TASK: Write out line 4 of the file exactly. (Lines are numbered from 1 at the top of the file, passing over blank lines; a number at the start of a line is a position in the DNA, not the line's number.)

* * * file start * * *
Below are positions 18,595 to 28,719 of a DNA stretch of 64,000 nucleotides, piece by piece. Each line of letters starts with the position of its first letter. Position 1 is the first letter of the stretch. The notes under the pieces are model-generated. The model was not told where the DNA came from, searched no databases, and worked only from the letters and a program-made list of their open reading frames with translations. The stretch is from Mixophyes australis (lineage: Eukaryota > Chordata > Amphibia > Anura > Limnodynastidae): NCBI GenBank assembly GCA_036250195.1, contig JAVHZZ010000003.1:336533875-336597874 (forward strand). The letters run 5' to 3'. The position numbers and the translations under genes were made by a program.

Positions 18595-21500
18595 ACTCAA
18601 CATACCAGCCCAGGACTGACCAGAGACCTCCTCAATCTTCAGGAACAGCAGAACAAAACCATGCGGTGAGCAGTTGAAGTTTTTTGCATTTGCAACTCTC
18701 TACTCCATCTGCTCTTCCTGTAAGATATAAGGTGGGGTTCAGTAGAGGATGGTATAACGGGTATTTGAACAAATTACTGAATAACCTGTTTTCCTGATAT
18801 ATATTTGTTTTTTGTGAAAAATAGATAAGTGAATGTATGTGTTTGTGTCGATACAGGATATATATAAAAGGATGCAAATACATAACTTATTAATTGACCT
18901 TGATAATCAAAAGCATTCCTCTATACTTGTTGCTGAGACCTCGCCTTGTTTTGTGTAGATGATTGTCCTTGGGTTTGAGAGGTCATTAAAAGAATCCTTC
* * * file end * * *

18601 CATACCAGCCCAGGACTGACCAGAGACCTCCTCAATCTTCAGGAACAGCAGAACAAAACCATGCGGTGAGCAGTTGAAGTTTTTTGCATTTGCAACTCTC